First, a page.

Details, details, details
Obviously, the success of such an incentive regime would depend on the size of the carrot and to which states it applies. On some level, the bigger the incentive is, the more likely it is that states would be to opt for them. But that can open the door to a logistical problem for the national parties based on which states qualify. A broad application to current primary states and those caucus states that opt in could dramatically increase the total number of delegates to the convention. This does not come without a cost to the national party in planning the convention. However, a more narrow application, targeted at current caucus states, would allow a potentially larger incentive that would have a more minimal impact on the total number of convention delegates. This is an issue the DNC has had with its bonuses and other rules tweaks over the decades. Adding more delegates reduces the number of sites that can actually accommodate a national convention. Regardless, this is a consideration the RNC will have to wrestle with if it is serious about an incentive program like the bare bones of the one proposed.

    Conclusion
FHQ remains skeptical of just how effective this potential caucus-to-primary incentive the RNC Temporary Committee on the Presidential Nominating Process (TCPNP) is discussing. As the above discussion should indicate, there are a number of moving parts. Ultimately, however, this is something that is most likely narrowly directed at those caucus states that opted out of preference votes in caucuses in 2016. Call that the unfinished business path. Those states -- mostly North Dakota, but in part Colorado and Wyoming -- had delegate selection plans that, while compliant, were not in keeping with the delegate binding changes made after 2012. An incentive may be just enough to get them to reconsider. Time, however, will tell that tale.

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Part One: Setting Expectations for the Next Round
Part Two: Early Proposals
Part Three: A Reflection on Delegate Incentives

Wednesday, March 7, 2018

2020 Republican Rules Changes, Part Three: A Reflection on Delegate Incentives

Part One: Setting Expectations for the Next Round
Part Two: Early Proposals
Part Four: A Caucus-to-Primary Incentive?
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The history of incentives programs
Whether the intention of a caucus-to-primary incentive is applied to a narrow list of targets or anything broader, they all belie the fact that such bonus delegate incentive programs have not historically been effective (or effective in the absence of certain conditions).

    Early experimentation
The RNC first used a bonus delegate system to entice states to later dates on the primary calendar for the 2000 cycle. To curb frontloading, the goal was to provide a bonus of five percent to states in the March 15-April 14 window, a 7.5 percent addition for contests in April 15-May 14 window, and a ten precent bonus for states with primaries or caucuses scheduled from May 15 through the third Tuesday in June. However, the experiment was met by a collective cold shoulder from the states. Only three states moved back beyond the March 15 point on the calendar from 1996-2000.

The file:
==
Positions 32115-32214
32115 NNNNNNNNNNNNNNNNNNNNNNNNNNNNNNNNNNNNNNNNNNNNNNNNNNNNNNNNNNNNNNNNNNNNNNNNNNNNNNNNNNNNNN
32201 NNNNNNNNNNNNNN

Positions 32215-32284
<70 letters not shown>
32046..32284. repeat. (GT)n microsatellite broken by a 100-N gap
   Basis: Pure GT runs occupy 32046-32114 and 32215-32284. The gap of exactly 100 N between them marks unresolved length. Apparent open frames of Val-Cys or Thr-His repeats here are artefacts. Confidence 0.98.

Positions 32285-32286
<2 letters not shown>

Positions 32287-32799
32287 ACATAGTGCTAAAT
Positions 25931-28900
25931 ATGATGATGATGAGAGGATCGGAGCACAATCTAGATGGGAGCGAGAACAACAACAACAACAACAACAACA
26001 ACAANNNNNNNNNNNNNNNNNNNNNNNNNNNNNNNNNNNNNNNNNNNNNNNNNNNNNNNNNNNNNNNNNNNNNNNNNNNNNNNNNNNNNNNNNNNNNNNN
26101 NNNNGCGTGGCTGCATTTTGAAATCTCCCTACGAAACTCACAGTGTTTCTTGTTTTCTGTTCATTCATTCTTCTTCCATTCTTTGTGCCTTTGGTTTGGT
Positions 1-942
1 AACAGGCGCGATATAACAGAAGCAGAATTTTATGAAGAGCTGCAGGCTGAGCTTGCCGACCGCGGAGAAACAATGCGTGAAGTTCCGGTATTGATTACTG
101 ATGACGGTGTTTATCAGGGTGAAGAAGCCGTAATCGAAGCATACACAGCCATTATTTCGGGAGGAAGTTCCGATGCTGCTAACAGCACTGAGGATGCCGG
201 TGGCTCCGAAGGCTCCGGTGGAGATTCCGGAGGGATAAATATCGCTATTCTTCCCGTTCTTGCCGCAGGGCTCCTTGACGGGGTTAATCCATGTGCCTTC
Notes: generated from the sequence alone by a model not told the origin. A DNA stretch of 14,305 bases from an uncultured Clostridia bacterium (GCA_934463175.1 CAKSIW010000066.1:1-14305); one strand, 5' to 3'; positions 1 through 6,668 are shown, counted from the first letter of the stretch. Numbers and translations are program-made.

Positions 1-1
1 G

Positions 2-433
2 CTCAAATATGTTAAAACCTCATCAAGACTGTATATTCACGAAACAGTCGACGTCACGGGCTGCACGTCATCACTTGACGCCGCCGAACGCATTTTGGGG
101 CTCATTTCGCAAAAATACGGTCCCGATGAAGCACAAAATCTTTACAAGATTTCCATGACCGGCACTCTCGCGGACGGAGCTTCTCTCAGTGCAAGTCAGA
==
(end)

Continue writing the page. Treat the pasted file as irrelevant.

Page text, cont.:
• South Dakota shifted from a late February primary in 1996 to its traditional early June position for 2000 after three consecutive cycles in February. 
  • Oregon, too, moved back for 2000, from a mid-March 1996 primary back to its traditional position back in mid-May 2000. 
  • Finally, Wisconsin pushed back from a mid-March position alongside neighbors Illinois, Michigan, and Ohio -- a Great Lakes subregional primary -- in 1996 to its traditional spot at the beginning of April in 2000. 
All three moved to "old" positions where the contests in those states have been more often than not in the post-reform era. And Oregon and Wisconsin reverted to those positions after a one cycle break in 1996 from those traditional scheduling patterns.

But by far the biggest beneficiaries of the 2000 cycle bonus delegates program were states that were already scheduled on or after March 15 in both cycles. In other words, states that did nothing from 1996-2000 got the most out of the rules change. Given the overall response -- or lack thereof -- the RNC scrapped the program for 2004 and has increasingly focused on penalizing non-compliance in the time since. Sticks rather than carrots, then.

Despite the failed Republican experimentation in 2000, Democrats devised their own bonus delegates regime to counter the frontloading impulse among the states beginning with the 2008 cycle. The differences across the two plans were twofold. First, the Democratic system created two groups of beneficiaries: 1) states that held their later positions on the calendar and 2) states that moved back from their earlier 2004 positions to later 2008 positions. Additionally, the 2008 system the Democrats utilized amplified the delegates added. Depending on how late the contests were scheduled, states in the first category -- holding steady -- got five or ten percent bonuses tacked on to their base delegations (not including superdelegates). That was pretty consistent with the Republican system from 2000. But it was the second category that saw the true increase in incentives. Early states from 2004 that moved their primaries or caucuses back for 2008 saw either a 15 or 30 percent addition to their base delegations, again, depending on how far back the contest was shifted in 2008.